July 31, 2007

Lips that touch lambchops, shall never touch mine

A recent New Zealand research report on attitudes about vegetarianism (Annie Potts and Mandala White, "Cruelty-Free Consumption in New Zealand: A National Report on the Perspectives and Experiences of Vegetarians and Other Ethical Consumers", New Zealand Centre for Human-Animal Studies, University of Canterbury) includes a short section on "cruelty-free sex" (p. 98), which the authors summarize this way:

Some women felt squeamish about the idea of having intimate physical contact with a person who ate meat; sexual intimacy with meat-eaters was also opposed on more ideological grounds, viewing their bodies as composed of/from dead animals

This immediately reminded me of an earlier melding of sex and the morality of consumption, Sam. Booth and Geo. T. Evans' 1874 song "The Lips that Touch Liquor, Shall Never Touch Mine":

This aspect of Dr. Pott's report is taken to the next logical step -- coining a word -- in an article by Rebecca Todd in today's Christchurch Press, "Carnivore sex off the menu":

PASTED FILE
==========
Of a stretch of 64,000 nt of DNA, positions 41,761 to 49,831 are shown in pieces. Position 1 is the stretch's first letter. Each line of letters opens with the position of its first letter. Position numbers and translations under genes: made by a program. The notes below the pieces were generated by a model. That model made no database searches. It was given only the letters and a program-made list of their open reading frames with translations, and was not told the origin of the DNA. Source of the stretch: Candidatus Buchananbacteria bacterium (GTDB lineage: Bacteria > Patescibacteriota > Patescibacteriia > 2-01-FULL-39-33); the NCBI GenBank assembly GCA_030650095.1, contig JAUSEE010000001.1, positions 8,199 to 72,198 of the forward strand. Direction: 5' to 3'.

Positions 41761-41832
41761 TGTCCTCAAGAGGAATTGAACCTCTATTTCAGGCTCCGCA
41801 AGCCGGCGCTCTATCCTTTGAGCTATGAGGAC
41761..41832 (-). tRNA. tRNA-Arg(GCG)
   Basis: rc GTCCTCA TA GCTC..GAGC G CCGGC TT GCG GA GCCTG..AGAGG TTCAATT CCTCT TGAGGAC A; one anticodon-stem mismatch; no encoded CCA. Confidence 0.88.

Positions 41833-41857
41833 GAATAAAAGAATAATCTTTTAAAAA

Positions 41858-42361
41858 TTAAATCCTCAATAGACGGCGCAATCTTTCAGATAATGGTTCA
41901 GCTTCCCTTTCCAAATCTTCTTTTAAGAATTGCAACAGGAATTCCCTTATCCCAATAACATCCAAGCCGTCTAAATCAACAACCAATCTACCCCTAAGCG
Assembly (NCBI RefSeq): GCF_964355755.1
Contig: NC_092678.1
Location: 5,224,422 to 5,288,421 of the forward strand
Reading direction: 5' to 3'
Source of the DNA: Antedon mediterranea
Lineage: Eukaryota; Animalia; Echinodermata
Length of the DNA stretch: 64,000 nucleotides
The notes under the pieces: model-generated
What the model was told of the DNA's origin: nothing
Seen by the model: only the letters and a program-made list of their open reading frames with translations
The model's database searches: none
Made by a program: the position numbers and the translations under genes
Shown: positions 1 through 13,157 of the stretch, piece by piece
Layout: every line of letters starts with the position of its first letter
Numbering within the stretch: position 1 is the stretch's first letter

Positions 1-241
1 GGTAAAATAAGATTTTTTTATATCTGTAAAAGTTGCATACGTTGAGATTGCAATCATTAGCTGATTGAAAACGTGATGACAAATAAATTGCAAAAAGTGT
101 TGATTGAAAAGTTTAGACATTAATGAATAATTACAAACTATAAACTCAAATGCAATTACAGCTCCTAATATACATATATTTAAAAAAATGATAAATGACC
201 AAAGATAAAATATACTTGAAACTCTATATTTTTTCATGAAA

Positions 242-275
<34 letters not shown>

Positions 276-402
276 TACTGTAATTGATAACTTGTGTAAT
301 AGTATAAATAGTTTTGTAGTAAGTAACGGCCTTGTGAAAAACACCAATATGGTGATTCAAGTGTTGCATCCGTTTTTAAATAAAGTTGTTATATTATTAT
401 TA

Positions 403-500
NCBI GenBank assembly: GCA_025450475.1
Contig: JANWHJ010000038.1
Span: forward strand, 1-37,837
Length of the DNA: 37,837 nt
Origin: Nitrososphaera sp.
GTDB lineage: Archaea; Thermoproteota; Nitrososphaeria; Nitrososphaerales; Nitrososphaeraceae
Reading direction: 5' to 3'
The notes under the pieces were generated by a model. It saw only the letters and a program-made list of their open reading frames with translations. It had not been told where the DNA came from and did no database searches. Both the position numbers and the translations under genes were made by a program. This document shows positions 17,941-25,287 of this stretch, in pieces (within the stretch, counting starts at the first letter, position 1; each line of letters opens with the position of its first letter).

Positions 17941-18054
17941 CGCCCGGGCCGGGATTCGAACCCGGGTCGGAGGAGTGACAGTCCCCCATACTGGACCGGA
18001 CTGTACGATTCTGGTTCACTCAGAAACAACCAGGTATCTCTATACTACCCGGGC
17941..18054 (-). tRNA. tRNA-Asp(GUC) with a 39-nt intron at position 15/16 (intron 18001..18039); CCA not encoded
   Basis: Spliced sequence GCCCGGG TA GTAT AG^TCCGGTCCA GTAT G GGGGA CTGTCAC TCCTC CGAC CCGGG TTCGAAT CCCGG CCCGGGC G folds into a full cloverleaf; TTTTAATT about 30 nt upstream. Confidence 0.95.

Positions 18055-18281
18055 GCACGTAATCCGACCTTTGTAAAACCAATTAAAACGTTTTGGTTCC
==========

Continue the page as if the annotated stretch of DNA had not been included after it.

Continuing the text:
A new phenomenon in New Zealand is taking the idea of you are what you eat to the extreme.

Vegansexuals are people who do not eat any meat or animal products, and who choose not to be sexually intimate with non-vegan partners whose bodies, they say, are made up of dead animals.

The co-director of the New Zealand Centre for Human and Animal Studies at Canterbury University, Annie Potts, said she coined the term after doing research on the lives of "cruelty-free consumers".

In the news story, the research report's mention of "some women [who] felt squeamish" (about indirect contact with eaten animals) has subtly morphed into "many female respondents" who appear to be fighting against the dark side of their sexuality:

Many female respondents described being attracted to people who ate meat, but said they did not want to have sex with meat-eaters because their bodies were made up of animal carcasses.

(Note to self: good example for Ling 001 lecture on de re vs. de dicto reference.)

The research report mentions one man with similar concerns -- he says that non-vegetarian partners would have to brush their teeth carefully. This is not mentioned in the news story, which seems to assume that men have no preferences in this respect, or that their preferences don't matter. In either case, there's a striking psychological echo of the gender choice in the old temperance song.

[Hat tip: Reinhold (Rey) Aman]

[Update -- a reader comments:

"Lips that touch liquor shall never touch mine."
I've always been tickled by this statement's ambiguity: "mine" could refer equally to my lips or my liquor. I try to live by the latter reading.


Posted by Mark Liberman at July 31, 2007 08:06 AM